Buenos Aires, Argentina.
Although Argentina is often proud of its history of peronism, socialism, and attention to the working class, many unprivileged communities remain exploited and left in the dark. Among these, the indigenous people of four indigenous societies who appear to be entirely neglected by Cristina Fernandez de Kirchner’s government. The tribes Qom, Wichi, Pilaga and Nivache, from the Northern province of Formosa, have been pacifically protesting since the 14th of February 2015 by camping in downtown Buenos Aires, at the intersection of this city’s largest avenue, 9 de Julio and the street leading to Casa Rosada, Avenida de Mayo.
This regroupment, which has named itself QoPiWiNi, is demonstrating for the respect of the Bill of Rights of Indigenous Populations, established by the United Nations and approved by the Argentine congress in 2007. The rights described in this bill include: sufficient access to water and land, access to ancestral lands, use of natural resources traditionally exploited, and the right of participation and information in matters affecting the indigenous. That said, the government of Formosa, directed by Gildo Insfran, is working with the national government on the development of Argentina’s seventh nuclear power plant, which would be constructed and operational on indigenous land.
The indigenous camped in Buenos Aires are pointing out the fact that this nuclear plant project would not only violate the Bill of Rights previously stated but could also represent an immense danger of water contamination, affecting more than 2.75 million inhabitants of the provinces of Formosa, Chaco and Corrientes. “It is a crime yet the state is responsible as it does not accomplish what Congress approve”, declared Rubén Diaz in referral to the violation of the Bill of Rights of Indigenous People. This Dioxitek S.A. UO2 plant project in Formosa is more of an example of rights violation than the main cause of the manifestation. In fact, QoPiWiNi is demanding more than the cancellation of the project: the people of the Nivache tribe, the nivachés, do not possess any residency documentation, making it easier for the government to claim their lands without notice. Furthermore, education is hardly accessible in the poor province of Formosa, thus the lack of political representation of these tribes. Remain therefore very few means of protest for these people, who can only manifest pacifically by camping near the government’s offices in huge tents filled with dirty mattresses, dusty cans of food and ripped blankets.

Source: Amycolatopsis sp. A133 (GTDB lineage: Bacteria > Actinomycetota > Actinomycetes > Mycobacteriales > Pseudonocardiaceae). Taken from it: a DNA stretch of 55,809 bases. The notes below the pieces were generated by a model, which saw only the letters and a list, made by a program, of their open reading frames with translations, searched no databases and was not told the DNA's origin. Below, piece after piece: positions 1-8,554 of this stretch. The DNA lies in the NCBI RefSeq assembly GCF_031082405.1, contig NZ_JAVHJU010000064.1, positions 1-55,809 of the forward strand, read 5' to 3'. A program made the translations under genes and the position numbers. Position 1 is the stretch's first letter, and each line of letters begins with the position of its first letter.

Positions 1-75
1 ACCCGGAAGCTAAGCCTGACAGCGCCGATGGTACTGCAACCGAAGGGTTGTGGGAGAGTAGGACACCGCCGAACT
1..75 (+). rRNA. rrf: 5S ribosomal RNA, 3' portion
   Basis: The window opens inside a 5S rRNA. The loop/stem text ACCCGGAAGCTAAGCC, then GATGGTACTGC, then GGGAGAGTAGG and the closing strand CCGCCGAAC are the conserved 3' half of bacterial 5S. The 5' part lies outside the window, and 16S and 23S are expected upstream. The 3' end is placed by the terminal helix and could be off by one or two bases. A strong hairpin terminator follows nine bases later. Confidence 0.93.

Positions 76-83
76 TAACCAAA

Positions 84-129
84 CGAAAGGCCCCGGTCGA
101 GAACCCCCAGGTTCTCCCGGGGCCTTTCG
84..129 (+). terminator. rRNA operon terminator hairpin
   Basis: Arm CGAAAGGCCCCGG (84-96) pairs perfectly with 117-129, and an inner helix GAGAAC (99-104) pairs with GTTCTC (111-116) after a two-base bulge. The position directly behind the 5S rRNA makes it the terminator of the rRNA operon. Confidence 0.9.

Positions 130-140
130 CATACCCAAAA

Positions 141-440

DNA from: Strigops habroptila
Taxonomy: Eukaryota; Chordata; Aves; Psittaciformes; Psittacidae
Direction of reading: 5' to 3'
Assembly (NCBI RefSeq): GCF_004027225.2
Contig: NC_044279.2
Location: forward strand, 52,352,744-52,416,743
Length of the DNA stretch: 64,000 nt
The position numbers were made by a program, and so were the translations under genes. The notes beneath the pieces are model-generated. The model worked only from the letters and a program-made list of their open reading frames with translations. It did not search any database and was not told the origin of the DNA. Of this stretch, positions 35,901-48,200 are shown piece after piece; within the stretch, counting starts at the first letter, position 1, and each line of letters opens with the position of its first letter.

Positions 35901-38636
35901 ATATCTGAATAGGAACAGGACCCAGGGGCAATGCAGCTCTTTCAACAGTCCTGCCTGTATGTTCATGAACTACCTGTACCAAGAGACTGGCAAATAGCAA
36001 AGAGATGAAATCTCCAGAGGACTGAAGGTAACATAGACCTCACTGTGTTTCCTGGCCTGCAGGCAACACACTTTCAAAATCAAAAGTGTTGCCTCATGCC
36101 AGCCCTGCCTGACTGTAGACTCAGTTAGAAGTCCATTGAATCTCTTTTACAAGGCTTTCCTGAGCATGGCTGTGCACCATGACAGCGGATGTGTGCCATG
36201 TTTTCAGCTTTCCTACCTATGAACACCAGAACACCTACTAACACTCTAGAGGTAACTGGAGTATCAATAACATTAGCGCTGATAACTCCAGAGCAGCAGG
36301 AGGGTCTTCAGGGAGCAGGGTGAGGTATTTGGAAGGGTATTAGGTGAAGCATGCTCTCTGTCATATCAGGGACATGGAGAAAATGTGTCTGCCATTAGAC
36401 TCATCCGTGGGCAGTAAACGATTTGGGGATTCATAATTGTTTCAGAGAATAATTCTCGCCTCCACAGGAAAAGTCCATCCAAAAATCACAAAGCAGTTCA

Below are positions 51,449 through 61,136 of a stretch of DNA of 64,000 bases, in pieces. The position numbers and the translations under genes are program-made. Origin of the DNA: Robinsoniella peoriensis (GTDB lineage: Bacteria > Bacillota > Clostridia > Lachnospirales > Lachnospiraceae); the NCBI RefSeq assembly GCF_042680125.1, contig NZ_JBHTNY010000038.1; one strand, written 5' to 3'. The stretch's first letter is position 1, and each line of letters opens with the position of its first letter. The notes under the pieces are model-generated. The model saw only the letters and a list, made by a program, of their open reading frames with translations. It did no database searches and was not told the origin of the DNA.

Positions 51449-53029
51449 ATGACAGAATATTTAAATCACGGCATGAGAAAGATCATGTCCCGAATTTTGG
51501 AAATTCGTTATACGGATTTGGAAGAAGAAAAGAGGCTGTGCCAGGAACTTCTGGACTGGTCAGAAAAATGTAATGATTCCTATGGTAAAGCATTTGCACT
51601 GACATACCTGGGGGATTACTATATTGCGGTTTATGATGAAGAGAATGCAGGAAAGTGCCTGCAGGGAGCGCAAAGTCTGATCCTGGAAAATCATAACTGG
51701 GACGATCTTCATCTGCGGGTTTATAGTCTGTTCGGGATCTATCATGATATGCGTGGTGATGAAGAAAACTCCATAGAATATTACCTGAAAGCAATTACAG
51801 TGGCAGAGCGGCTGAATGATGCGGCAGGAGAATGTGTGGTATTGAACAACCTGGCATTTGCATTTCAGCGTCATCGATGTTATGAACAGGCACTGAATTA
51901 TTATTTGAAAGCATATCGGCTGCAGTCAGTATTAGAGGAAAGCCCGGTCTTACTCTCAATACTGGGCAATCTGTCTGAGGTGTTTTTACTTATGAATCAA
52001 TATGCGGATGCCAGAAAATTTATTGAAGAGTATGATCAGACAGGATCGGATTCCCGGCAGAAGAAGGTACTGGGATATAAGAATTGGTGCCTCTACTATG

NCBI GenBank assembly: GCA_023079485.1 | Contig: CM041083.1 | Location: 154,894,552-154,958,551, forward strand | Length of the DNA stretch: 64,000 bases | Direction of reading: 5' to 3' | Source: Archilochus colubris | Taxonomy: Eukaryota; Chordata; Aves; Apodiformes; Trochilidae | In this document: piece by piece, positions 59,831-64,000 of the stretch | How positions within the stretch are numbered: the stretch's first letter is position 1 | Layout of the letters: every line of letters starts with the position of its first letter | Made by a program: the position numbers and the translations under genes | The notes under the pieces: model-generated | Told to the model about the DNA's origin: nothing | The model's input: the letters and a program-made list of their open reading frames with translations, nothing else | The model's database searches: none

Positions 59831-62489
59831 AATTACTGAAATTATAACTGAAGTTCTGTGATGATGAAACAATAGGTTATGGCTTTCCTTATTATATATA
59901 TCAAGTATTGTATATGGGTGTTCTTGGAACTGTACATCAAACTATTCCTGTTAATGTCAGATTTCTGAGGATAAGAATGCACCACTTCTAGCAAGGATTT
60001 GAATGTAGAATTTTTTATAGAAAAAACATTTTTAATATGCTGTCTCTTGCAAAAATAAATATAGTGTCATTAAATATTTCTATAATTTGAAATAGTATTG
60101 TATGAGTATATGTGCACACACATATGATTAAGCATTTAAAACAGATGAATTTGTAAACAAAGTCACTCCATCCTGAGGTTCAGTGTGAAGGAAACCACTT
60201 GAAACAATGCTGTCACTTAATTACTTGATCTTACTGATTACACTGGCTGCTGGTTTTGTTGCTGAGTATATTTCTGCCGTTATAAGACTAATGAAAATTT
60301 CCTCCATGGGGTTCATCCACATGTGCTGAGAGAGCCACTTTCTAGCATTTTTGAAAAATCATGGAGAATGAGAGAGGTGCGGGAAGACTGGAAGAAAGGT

The capital’s government, headed by Mauricio Macri, has not helped much in QoPiWiNi’s outcry by cutting the encampment’s access to the city’s public water distribution. The thirty-five indigenous people remaining at the intersection live off donation made by the inhabitants of Buenos Aires, posting requests on their website from time to time. More than sixteen weeks have passed and the government has still not responded to QoPiWiNi’s vital demands; the protest remains and is hoping for results promptly as winter is approaching in Argentina; as said by Ruben Diaz, “Water is life”.